In my paper (Calner, 2005a), I presented stratigraphic and sedimentary data from the Late Silurian of Gotland, Sweden, that supported a substantial increase of microbially mediated carbonate facies and sedimentary structures during the time interval corresponding to the Lau Event. I noted that the sudden appearance of normal-marine stromatolites, wrinkle structures, and a mass occurrence of oncoids during the event suggested that minor extinction events also resulted in anachronistic periods that were less devastating but fully comparable to those reported from the aftermath of the end-Ordovician and end-Permian mass extinctions.
In his comment, Riding also addresses the seawater saturation state of CaCO3 minerals as an important control on the secular variation and preservation of microbial carbonate deposits in the Phanerozoic. It indeed has been adequately shown that the combined efforts of metazoan evolution and changing seawater saturation state likely have determined the general long-term pattern of microbial carbonate abundance (Riding and Liang, 2005a). As Riding notes, attempts to go further and gauge the relative importance of biotic competition and seawater carbonate saturation state are important to understanding the significance of disaster biotas, and this can certainly be discussed in more detail. There seems to be little doubt that the Lau Event occurred during an extended period of elevated seawater saturation state, and I agree that this, at least partly, has contributed to the relative increase in microbial carbonate facies noted in the middle and Late Silurian (Arp et al., 2001). I do not agree, however, that seawater saturation state would be the overriding control on the increase of microbial facies during the Lau Event, as indicated by Riding. A point that should be addressed in better detail is that of temporal stratigraphic resolution. The seawater saturation curve presented by Riding and Liang (2005b), and herein, shows a period of increasing seawater saturation state through the Silurian, peaking at ~420 Ma. Thereafter, the curve shows a distinct decline that does not end until approximately the Frasnian-Famennian boundary (at ~375 Ma), which is close to the start of an extended period of elevated seawater saturation state. As is always and inevitably the case with long-term curves, this curve does not provide the necessary resolution for separating short-term anomalies from the long-term trend; in this case, short-term biotic anomalies superimposed on the general seawater saturation curve. The most striking and intriguing points with the microbial resurgence during the Lau Event are its well-defined stratigraphic range and its contemporaneous occurrence in various environments over that same period. A similar—but on Gotland, less well-developed—increase of microbial facies is associated with the middle Silurian Mulde Event only a few m.y. earlier (at ~425 Ma; Calner 2005b; Fig. 1). Microbial carbonate facies such as micro- and macro-oncoids notably increase in abundance also at this stratigraphic level, and the reef composition also changes (Calner, 2005b). In fact, this stratigraphic level conforms very well to the maximum abundance of marine calcified cyanobacteria reported by Arp et al. (2001, supplementary Table 4). Importantly, the several-million-year time interval between the Mulde and Lau Events does not show any significant increase in microbial facies or oolites, although the succession on Gotland was formed in very shallow tropical waters and under a successively increasing seawater saturation state, according to the curve of Riding and Liang (2005b). Instead, this interval is associated with carbonate platforms with major, often stromatoporoid-dominated reef complexes (Fig. 1). Hence, although the biodiversity and paleoecological trends of Silurian extinctions still need to be monitored quantitatively, it can be argued that these short-term biotic events repeatedly are associated with increases in microbial carbonates and nonskeletal carbonates such as oolites. As noted by Riding, the long-term changes in seawater saturation state, on the other hand, occur over millions of years and the elevated saturation state of the Late Silurian oceans persisted for at least 10 m.y. Thus, it appears as the biotic perturbations of the Silurian events overprint the long-term seawater saturation changes. This agrees well with the observations of Riding (2005) that Phanerozoic microbial carbonate abundance peaks during periods when an elevated saturation state coincided with low metazoan diversity.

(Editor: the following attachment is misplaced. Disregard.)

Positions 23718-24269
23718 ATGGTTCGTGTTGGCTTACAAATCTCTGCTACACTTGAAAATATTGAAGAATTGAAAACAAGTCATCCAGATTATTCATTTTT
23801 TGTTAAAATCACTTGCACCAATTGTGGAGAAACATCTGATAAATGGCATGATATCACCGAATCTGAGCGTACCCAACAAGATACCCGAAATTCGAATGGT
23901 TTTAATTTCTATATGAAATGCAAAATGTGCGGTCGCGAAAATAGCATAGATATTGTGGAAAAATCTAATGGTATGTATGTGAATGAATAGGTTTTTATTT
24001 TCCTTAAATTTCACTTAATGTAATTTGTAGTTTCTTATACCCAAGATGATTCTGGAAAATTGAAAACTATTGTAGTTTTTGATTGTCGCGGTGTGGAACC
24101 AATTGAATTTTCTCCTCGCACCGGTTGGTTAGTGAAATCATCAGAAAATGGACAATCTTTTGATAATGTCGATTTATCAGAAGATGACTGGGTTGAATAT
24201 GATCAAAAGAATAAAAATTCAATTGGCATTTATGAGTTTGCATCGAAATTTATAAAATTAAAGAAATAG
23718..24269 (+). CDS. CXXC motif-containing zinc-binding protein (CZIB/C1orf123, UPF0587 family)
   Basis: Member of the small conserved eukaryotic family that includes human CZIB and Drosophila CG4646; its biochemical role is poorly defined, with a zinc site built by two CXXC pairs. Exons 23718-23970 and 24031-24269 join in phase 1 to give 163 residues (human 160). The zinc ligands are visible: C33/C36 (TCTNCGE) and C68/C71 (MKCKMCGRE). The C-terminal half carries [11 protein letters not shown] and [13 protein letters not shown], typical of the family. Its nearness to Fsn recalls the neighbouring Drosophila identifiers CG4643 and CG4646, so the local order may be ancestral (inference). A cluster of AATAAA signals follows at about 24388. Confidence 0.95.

The increase of oolitic strata in association with the Mulde and Lau Events (Groves and Calner, 2004; Calner, 2005b) may also have been partly promoted by the Silurian elevated seawater saturation state. But again, oolites of any significant thickness (several meters) on Gotland occur only in association with the Mulde and Lau Events, although there is a long-term increase in seawater saturation state through the middle and Late Silurian. Hence, the overriding control on oolite formation, is better explained by short-term anomalies related to the biotic events (Groves and Calner, 2004).